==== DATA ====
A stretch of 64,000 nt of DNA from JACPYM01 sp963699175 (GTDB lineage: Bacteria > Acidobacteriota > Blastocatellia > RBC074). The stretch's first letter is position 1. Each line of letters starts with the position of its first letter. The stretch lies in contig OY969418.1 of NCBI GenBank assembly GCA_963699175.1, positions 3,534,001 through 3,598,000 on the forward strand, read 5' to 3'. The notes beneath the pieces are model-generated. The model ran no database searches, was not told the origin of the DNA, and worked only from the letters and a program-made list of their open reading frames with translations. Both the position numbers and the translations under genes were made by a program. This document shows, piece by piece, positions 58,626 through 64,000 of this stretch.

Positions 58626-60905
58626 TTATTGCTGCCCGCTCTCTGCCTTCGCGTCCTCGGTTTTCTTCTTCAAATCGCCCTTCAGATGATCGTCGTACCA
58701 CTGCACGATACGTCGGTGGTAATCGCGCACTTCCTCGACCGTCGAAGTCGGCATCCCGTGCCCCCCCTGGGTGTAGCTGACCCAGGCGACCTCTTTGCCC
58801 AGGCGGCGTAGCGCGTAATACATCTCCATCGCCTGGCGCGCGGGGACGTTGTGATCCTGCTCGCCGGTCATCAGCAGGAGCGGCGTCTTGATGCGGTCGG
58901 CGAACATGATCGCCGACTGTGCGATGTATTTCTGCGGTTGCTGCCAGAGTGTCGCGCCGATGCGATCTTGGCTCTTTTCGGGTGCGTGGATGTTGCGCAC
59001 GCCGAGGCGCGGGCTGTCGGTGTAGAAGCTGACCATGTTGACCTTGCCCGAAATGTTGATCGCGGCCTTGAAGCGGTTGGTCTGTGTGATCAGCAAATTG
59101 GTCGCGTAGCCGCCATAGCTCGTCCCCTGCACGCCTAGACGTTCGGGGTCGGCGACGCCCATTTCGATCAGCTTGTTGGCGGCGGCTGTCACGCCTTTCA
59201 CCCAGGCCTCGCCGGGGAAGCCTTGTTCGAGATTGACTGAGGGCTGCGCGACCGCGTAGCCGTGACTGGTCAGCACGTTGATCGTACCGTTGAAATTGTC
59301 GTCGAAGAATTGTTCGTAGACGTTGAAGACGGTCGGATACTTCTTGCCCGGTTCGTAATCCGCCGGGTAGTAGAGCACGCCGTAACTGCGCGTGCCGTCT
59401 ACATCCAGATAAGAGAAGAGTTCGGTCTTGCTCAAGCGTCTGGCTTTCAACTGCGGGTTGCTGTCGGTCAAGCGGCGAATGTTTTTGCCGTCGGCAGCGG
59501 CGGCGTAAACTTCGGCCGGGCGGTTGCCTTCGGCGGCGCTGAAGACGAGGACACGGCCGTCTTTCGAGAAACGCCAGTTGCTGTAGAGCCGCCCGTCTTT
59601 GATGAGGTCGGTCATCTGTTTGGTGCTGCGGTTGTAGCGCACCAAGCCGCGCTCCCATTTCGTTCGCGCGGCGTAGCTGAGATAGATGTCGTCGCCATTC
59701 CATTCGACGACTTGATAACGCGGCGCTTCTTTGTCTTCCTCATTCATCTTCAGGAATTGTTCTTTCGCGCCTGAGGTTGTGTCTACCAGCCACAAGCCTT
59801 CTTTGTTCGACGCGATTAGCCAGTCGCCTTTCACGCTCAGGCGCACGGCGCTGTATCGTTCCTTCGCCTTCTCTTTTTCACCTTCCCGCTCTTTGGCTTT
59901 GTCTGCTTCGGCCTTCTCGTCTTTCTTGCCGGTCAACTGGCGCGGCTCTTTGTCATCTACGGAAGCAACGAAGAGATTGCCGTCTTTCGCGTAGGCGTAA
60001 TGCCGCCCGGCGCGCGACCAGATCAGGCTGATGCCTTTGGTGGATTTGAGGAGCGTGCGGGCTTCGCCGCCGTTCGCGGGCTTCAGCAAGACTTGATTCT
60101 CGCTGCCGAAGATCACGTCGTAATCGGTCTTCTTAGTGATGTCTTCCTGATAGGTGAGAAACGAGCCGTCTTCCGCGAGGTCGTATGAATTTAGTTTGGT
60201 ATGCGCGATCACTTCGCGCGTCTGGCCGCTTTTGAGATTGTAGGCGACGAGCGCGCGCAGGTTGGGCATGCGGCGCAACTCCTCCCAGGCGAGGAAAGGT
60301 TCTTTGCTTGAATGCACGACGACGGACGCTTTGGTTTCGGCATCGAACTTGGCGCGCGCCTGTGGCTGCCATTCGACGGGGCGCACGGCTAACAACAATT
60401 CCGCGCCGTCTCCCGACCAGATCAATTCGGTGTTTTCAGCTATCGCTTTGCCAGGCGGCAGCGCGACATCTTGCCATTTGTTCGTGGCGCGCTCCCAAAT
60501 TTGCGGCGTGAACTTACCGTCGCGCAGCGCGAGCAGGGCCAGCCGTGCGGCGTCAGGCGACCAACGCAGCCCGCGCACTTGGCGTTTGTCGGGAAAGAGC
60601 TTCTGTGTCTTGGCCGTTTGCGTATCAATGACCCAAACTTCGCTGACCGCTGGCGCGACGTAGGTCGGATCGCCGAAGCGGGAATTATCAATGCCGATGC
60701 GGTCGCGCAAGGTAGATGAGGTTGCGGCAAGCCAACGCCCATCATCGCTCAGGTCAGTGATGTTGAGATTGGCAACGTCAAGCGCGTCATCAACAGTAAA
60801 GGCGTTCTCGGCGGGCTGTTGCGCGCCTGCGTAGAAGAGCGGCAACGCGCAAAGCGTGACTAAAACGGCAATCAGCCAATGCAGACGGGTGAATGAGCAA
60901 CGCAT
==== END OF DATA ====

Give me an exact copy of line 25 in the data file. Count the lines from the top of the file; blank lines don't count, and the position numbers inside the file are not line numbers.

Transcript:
60801 GGCGTTCTCGGCGGGCTGTTGCGCGCCTGCGTAGAAGAGCGGCAACGCGCAAAGCGTGACTAAAACGGCAATCAGCCAATGCAGACGGGTGAATGAGCAA